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term, 1745, he took the degree of B. A. June 27, 1746, he was elected a fellow of Brazen-Nose college, being chosen into a Cheshire fellowship, as being a Prestburyparish mån. On the title of his fellowship he was ordained a deacon at Chester by bishop Peploe, Dec. 21, 1746. · After his year of probation, as fellow, was ended, and his residence at Oxford no longer required, he left the college; and his first employment in the church was the curacy of Runcorn, in Cheshire; here he stayed only three months, and removed thence to Ardwick, near Manchester, where he was an assistant curate at the chapel there, and private tutor to the three sons of Samuel Birch, of Ardwick, esq. During his residence here, he was privately ordained a priest at Chester, by the above bishop Peploe, May 1, 1748, and took the degree of M. A. at Oxford, in act-term the same year. From Ardwick he removed to Halifax, and was licensed to the curacy there, Oct. 17, 1750, by Dr. Matthew Hutton, archbishop of York. June 1, 1752, he married Susanna, daughter and heiress of the late rev. Mr. Allon, vicar of Sandbach, in Cheshire, vacating thereby his fellowship at Oxford. Sept. 3, 1754, he was licensed by the above Dr. Hutton, on the presentation of George Legh, LL. D. vicar of Halifax, to the perpetual curacy of Ripponden, in the parish of Halifax. Here he rebuilt the curate's house, at his own expence, laying out above 400l. upon the same, which was more than a fourth part of the whole sum he there received ; notwithstanding which, his unworthy successor threatened him with a prosecution in the spiritual court, if he did not allow him ten pounds for dilapidations, which, for the sake of peace, he complied with. Feb. 17, 1759, he was elected F. S. A. After his

first wife's death, he was married, July U, 1761, at Ea- land, in Halifax parish, to Anne, daughter of Mr. James

Jaques, of Leeds, merchant. August 17, 1766, he was inducted to the rectory of Meningsby, Lincolnshire, which he resigned in 1769, on being promoted to the rectory of Stockport, in Cheshire, worth about 1500l. a year. His presentation to this, by sir George Warren, bore date July 30, 1769, and he was inducted thereto August the 2d following. April 11, 1770, he was appointed one of the domestic chaplains to the right hon. the earl of Dysart. April 24, 1770, having received his dedimus for acting as a justice of the peace in the county of Chester, he was sworn into that office on that day. Oct. 2, 1772, he re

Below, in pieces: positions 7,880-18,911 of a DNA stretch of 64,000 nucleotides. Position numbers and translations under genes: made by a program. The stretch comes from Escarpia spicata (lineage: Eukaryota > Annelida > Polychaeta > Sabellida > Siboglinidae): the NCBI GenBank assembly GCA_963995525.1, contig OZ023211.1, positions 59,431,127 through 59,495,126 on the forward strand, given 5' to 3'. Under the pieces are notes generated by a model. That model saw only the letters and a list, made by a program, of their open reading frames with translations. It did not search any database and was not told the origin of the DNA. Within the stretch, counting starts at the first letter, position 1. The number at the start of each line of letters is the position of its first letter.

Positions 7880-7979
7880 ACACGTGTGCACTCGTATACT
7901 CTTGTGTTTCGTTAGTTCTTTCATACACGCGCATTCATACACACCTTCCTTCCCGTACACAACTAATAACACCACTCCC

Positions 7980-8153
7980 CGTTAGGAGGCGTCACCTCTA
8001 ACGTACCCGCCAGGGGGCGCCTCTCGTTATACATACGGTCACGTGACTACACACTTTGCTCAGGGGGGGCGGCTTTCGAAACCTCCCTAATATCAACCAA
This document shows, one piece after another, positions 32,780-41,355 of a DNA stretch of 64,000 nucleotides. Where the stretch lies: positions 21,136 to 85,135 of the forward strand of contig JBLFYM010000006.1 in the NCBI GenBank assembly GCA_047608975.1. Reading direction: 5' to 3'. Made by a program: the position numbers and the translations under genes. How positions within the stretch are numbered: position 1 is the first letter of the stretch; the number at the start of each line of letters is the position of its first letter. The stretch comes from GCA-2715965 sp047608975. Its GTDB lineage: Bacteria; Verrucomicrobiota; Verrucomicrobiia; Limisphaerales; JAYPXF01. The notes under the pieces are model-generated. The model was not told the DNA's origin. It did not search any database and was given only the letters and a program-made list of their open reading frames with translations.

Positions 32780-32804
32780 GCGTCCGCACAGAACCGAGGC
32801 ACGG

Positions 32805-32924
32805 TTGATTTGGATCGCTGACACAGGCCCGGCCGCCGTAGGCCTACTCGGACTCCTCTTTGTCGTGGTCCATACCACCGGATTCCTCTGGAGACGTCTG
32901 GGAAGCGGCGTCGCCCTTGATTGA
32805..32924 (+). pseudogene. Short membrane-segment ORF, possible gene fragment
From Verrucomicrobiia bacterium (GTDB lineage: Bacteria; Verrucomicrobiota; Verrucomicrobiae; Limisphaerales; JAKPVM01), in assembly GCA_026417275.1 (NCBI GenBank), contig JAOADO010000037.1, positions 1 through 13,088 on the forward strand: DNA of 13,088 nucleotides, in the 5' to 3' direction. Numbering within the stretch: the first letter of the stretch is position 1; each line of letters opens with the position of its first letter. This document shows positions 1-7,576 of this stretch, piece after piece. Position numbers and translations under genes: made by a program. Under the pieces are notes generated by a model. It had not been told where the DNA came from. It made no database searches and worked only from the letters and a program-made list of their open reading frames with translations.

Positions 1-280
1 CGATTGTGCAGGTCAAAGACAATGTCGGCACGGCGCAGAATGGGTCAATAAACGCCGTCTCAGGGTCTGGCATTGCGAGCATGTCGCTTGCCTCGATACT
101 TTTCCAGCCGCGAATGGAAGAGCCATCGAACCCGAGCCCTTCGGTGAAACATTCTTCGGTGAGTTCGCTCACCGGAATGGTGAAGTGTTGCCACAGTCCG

Jaquered to the inn, on being

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to those anpithe work and a doubt.

ceived his dedimus for acting as a justice of peace for the county of Lancaster, and was sworn in accordingly. His principal publication was “The History of Halifax,” 1775, 4to, whence these particulars are chiefly taken. He died March 14, 1783, after finishing for the press, in 2 vols. 410, “ A History of the ancient earls of Warren and Surrey;" with a view to represent his patron sir George Warren's claim to those ancient titles; but it is thougbt by a very acute examiner of the work and judge of the subject, that he has left the matter in very great doubt.

Mr. Watson's other publications were, 1.“ A Discourse preached at Halifax church, July 28, 1751, 8vo, entitled Moderation, or a candid disposition towards those that differ from us, recommended and enforced,” Svo. This passed through a second edition. 2. “ An Apology for his conduct yearly, on the 30th of January,” 8vo. To this is annexed, a sermon preached at Ripponden chapel, on Jan. 30, 1755,, entitled “ Kings should obey the Laws." 3. " A Letter to the Clergy of the Church, known by the name of Unitas Fratrum, or Moravians, concerning a remarkable book of hymns used in their congregations, pointing out several inconsistencies and absurdities in the said book," 1756, 8vo. 4. “Some account of a Roman station lately discovered on the borders of Yorkshire.” 5. 66 A mistaken passage in Bede's Ecclesiastical History, explained.” 6. “ Druidical remains in or near the parish of Halifax, &c.” These three last are printed in the Archæologia. He had also made collections for the antiquities of Chester and of a part of Lancashire. The late Mr. Gilbert Wakefield, who married his niece, says, Mr. Watson was one of the hardest students he ever knew. His great excellence was a knowledge of antiquities, but ." he was by no means destitute of poetical fancy; had written some good songs, and was possessed of a most copious col. lection of bon-mots, facetious stories, and humorous compositions of every kind, both in verse and prose, written out with uncommon accuracy and neatness." From the same authority we learn that Mr. Watson bad once a hudi. brastic controversy with Dr. Byrom of Manchester. '